Martin Luther King Jr & Coretta King crypt

Crypt, Reflecting Pool & Eternal Flame

Dr King was originally laid to rest at Southview Cemetery.  But 2 years later, in 1970, his remains were moved to the King Center.  In 2006, after the death of his widow, Coretta, the marble crypt was rebuilt to include her remains, as well.  His side of the tomb is inscribed with a quote from his famous 1963 ‘Dream speech’, “Free at last, Free at last, Thank God Almighty I’m Free at last.”  Coretta’s contains the scripture, 1 Corinthians 13:13, “And now abide Faith, Hope, Love, These Three; but the greatest of these is love.”   


The Eternal Flame in front of the tomb symbolizes the continuing effort to realize Dr. King’s dream and vision for a world of justice, peace and equality for all mankind.

Freedom Hall at the King Center

The King Center was started by Coretta in the year of Martin’s death to carry out his vision through education & community programs.  At the East end of the reflecting pool, Freedom Hall is the exhibition area.  It contains various displays and a number of belongings of Dr. and Mrs. King.  It also contains an exhibit including Rosa Parks, Ghandi, global artwork & a bookstore.  Some highlights in the King room include:

  • Medals- Nobel Peace Prize & other
  • Personal possessions of Martin & Coretta including clothing & effects he wore during marches & during his assassination & previous attempts
  • His beloved, well-worn Bible & Baptist pastoral robe
  • handwritten speeches

Next, on the corner of the walk to the King family home, is the Historic Fire Station No. 6.  It operated in the neighborhood during Martin’s entire life, starting in 1894 through 1991.  There is a 1927 vintage fire engine inside & some exhibits on the desegregation of the Atlanta Fire Department.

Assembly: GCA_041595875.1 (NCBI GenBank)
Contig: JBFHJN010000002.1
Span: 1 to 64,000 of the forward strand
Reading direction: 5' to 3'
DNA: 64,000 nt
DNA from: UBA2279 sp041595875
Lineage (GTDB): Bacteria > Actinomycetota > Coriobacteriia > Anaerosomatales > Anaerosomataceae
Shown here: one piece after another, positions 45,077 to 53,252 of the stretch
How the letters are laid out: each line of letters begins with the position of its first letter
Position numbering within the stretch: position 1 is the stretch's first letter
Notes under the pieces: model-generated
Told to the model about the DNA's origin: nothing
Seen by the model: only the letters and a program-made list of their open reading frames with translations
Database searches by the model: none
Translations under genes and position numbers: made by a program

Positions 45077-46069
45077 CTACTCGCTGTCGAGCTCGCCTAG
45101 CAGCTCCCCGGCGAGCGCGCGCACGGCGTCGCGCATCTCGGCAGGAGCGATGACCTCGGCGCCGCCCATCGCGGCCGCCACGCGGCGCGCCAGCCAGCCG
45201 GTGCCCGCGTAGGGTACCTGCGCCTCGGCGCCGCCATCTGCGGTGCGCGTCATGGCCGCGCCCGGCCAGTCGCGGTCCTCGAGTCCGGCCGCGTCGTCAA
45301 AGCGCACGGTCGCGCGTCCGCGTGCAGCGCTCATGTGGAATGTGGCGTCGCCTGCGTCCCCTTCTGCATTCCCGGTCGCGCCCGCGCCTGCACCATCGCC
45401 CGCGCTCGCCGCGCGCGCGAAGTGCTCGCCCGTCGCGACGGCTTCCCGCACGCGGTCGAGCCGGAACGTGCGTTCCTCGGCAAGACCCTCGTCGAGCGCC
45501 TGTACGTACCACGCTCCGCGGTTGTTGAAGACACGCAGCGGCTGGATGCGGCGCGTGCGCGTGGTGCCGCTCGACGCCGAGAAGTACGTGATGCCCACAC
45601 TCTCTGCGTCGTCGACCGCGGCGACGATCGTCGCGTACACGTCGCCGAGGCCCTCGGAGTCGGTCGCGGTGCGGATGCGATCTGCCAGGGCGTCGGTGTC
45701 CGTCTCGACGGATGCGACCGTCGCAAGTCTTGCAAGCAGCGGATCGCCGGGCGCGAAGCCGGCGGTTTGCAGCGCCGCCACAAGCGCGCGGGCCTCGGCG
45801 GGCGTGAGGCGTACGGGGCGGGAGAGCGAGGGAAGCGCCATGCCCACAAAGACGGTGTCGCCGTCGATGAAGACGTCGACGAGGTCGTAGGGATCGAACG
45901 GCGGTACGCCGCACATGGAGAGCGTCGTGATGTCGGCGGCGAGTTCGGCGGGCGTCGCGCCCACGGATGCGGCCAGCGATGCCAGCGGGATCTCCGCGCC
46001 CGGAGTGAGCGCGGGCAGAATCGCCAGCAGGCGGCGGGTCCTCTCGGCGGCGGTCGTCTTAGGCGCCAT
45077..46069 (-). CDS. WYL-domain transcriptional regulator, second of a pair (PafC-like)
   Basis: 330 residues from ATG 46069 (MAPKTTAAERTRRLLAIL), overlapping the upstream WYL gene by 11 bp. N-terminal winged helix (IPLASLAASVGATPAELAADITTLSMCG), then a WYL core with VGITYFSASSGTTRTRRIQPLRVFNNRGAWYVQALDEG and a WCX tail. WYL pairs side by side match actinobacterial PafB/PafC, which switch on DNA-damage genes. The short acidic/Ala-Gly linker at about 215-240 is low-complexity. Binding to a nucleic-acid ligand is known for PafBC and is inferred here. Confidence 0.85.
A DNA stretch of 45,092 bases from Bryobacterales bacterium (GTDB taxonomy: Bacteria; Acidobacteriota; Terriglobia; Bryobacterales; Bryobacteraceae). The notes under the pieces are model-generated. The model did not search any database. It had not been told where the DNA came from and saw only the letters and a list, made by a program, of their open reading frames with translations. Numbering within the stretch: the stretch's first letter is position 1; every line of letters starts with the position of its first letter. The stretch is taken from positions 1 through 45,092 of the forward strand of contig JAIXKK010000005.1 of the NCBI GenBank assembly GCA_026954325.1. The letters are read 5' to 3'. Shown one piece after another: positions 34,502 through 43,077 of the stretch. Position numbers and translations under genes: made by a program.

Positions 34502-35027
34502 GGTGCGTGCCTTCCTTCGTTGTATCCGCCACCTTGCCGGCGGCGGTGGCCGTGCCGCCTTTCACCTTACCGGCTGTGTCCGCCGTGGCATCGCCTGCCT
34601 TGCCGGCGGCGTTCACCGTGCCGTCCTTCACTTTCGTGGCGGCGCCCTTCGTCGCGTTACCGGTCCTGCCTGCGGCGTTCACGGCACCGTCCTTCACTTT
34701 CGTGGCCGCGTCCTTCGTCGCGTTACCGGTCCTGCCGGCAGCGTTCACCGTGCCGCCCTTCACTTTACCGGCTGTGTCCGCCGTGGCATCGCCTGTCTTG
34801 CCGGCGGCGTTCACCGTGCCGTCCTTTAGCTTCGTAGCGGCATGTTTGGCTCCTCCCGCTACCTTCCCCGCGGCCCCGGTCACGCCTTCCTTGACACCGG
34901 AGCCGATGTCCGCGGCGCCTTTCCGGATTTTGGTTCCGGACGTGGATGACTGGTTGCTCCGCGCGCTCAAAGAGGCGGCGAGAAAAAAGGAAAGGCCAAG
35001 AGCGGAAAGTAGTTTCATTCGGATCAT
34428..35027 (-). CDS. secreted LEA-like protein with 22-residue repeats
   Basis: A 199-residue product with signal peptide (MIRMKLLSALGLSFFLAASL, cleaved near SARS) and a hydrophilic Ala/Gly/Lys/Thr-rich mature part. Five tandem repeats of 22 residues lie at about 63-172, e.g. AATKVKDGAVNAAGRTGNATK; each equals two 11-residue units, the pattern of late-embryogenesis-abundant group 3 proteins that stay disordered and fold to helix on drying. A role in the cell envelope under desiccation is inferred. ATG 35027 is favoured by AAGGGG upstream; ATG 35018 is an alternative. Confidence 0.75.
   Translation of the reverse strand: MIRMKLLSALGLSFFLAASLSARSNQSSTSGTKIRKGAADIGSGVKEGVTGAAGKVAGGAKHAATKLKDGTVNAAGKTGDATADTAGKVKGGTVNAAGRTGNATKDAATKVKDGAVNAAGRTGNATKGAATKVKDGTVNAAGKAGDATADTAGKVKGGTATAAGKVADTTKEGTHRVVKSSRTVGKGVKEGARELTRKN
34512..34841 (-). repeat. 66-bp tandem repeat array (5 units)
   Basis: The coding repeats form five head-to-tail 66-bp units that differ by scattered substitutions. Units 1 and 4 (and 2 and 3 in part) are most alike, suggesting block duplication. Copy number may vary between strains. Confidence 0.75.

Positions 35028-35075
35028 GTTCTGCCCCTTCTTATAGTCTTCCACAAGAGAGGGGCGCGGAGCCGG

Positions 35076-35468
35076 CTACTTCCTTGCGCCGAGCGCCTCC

Martin Luther King Jr home

Birth & Boyhood home

1 1/2 blocks down on 501 Auburn Avenue is the childhome home where Martin (birth & legal name Michael Luther Jr) and his siblings were born and spent their youth.  Martin’s family lived with his grandparents in their home, until his grandpa died when he was 12.  Take a peek into their life, family photos, rooms & furniture.  Hear stories of what life was like in the King home.  Find out what he was like as a little boy.  Upstairs, you’ll see the bedroom where Martin (M.L.) and his siblings were born.  See the dining room table where the whole family, even kids, would discuss current events.


It is only available for a visit on the Ranger tour, but can be seen from the sidewalk out front, if you miss it.  The stories are worth it, though, so don’t miss this tour if you can help it!  The 2 story house next door at 497 Auburn Avenue is an NPS bookstore for the site.  

Historic Ebenezer Baptist Church

Martin’s home church, Ebenezer Baptist, is just 2 blocks from his house.  Not only was Martin baptized here as a child where his grandpa preached, but Martin Luther King Jr spoke his very 1st sermon here at 17 years old.  He grew up to co-pastor the church with his father, “Daddy King”.  “I love you, Ebenezer, I love you,” he used to tell the parishioners on Sunday morning.  Martin remained a pastor here until his assassination in 1968.  His funeral was held here where his father remained pastor.


His mother, Alberta, played the pipe organ at Ebenezer as her son & husband preached.  She continued to serve after her beloved son’s death.  She was murdered in this holy sanctuary, playing her organ during a Sunday morning service.  Shot by a deranged extremist, an African American man, who also shot & killed a church deacon and wounded 2 others in the attack.  It was 1974.  6 years after Alberta’s son was murdered, she joined him in peace.  Not in death, but in everlasting life and that one horrific act has not been able to taint this beautiful testament to enduring love.  ‘The greatest of these…’  


The church has been restored by the NPS to the 1960- 1968 era of Dr King’s life.  In the 2 story “Heritage Sanctuary”, the beautiful stained glass windows line both sides of the church.  The sun streaming through the bright colors just feels joyful.  The images of Martin’s father & grandfather, long-time Ebenezer pastors, are in one.  A young King must have looked up at those windows every Sunday with pride.  Looking up to, quite literally, 2 of the most important men in his life.